John Augustus Walker Murals
In 1936 John Augustus Walker was commissioned to paint these murals for the arts division of the Works Progress Administration (WPA). The murals are oil on canvas paintings applied directly to the wall; they depict high points in Mobile’s history. They were installed in Mobile’s Old City Hall/Southern Market complex. Located on South Royal Street, it is now the home of The Museum of Mobile.

Founding of St. Louis de la Mobile

Founding of St. Louis de la Mobile
Originally at Twenty-Seven Mile Bluff, the French fort was moved piece by piece to the new site of Mobile in 1711 when yellow fever swept through and devastated the first settlement of Mobile.

Jeremiah Austill

Jeremiah Austill
Alabama settlers participated in the War of 1812, which was also known as the Creek Indian War. One of the most dramatic incidents was the famous “Canoe Fight” of November 12, 1813. Settlers Sam Dale and Jeremiah Austill gained fame in this incident which took place on the Alabama River between present day Clarke and Monroe Counties. Austill later settled in Mobile.

Mural: Education

Education
The importance of education for the city of Mobile is the theme of this mural which shows Barton Academy in the background. Built in 1836 it was the first public school in Alabama.

Mural: Progress and Transportation

Progress and Transportation
A bale of cotton being loaded on a steam boat represents the importance of commerce and agriculture.

Mural: Science and Invention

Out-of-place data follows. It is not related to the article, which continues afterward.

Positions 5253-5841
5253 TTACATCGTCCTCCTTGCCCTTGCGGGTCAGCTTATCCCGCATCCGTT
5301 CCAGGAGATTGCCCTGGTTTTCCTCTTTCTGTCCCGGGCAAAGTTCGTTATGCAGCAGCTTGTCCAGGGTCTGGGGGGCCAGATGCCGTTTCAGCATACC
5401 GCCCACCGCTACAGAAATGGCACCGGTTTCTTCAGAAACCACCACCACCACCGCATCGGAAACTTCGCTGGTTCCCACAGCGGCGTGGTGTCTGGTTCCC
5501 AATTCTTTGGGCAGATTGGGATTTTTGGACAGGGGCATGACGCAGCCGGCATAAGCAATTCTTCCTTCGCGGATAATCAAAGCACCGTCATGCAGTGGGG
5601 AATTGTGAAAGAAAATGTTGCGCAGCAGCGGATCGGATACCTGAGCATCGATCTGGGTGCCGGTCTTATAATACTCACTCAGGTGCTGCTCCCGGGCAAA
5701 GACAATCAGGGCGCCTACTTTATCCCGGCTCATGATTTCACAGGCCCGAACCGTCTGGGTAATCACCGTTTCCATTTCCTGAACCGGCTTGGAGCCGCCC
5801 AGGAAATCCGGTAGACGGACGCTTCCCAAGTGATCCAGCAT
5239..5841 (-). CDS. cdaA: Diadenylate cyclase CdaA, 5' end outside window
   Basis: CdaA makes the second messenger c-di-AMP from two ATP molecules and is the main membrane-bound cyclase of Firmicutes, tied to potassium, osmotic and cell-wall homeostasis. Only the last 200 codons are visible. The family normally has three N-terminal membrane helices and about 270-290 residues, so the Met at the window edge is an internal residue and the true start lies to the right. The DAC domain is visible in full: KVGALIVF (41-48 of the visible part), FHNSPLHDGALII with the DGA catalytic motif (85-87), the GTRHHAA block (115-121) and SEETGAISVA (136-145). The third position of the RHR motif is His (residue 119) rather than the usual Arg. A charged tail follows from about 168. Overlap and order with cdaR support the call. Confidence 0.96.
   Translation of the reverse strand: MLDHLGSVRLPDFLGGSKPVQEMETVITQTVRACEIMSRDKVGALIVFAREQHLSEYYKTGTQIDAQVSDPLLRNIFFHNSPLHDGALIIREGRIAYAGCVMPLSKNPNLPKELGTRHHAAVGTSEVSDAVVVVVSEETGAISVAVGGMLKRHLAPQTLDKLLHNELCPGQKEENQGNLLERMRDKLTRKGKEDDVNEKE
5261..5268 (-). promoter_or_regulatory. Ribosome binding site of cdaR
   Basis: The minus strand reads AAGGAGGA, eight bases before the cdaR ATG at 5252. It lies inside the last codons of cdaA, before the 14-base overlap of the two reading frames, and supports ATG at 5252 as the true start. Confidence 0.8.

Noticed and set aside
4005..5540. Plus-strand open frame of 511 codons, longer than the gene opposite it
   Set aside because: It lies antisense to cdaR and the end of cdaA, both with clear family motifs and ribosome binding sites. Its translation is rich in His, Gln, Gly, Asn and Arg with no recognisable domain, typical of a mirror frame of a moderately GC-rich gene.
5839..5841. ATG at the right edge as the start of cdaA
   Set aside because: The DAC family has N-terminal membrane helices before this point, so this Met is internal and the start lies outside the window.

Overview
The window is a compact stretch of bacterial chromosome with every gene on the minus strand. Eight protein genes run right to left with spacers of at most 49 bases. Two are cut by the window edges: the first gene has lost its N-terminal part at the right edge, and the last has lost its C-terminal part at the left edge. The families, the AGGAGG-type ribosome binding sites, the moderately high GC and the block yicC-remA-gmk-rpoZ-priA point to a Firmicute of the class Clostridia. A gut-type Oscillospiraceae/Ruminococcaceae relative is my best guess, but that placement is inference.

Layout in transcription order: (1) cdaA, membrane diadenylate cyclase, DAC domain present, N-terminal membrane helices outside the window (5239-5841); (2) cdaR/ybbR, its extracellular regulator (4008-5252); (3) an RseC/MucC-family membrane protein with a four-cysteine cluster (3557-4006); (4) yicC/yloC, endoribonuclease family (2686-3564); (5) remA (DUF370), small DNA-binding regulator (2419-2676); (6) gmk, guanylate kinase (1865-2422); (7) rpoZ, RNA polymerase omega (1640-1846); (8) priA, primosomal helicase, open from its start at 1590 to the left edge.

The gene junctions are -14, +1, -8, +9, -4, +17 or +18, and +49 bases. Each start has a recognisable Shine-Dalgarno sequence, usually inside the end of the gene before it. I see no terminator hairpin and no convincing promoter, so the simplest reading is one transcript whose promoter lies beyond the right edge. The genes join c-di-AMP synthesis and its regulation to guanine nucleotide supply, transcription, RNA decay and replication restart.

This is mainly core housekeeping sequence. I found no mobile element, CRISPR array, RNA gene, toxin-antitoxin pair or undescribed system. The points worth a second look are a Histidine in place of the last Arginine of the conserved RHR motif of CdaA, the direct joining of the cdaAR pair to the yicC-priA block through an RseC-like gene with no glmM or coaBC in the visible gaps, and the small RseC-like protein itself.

Science and Invention
This mural shows Horace L. Hunley supervising the building in Mobile of the submarine Hunley in 1863. The Hunley was the first submarine to sink a surface ship in warfare.

Mural: Progress and Transportation

Progress and Transportation
The locomotive represents transporting produce from Ohio to the port of Mobile.

Mural: The Clotilde

The Clotilde
The Clotilde, shown in this mural, was a schooner which brought the last cargo of African slaves into the United States through Mobile in 1859.

Mural: Fraternity

Fraternity
Mardi Gras is the carnival celebration before the Lenten season. This mural shows symbols that have special meaning. The word Felix means the king; the man with the balloons is Folly; the skeleton represents death; the cat is the symbol for the "Infant Mystics."

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Updated: February 28, 2007
Alabama Department of Archives & History
624 Washington Avenue
Montgomery, Alabama 36130-0100
Phone: (334) 242-4435
E-Mail:debbie.pendleton@archives.alabama.gov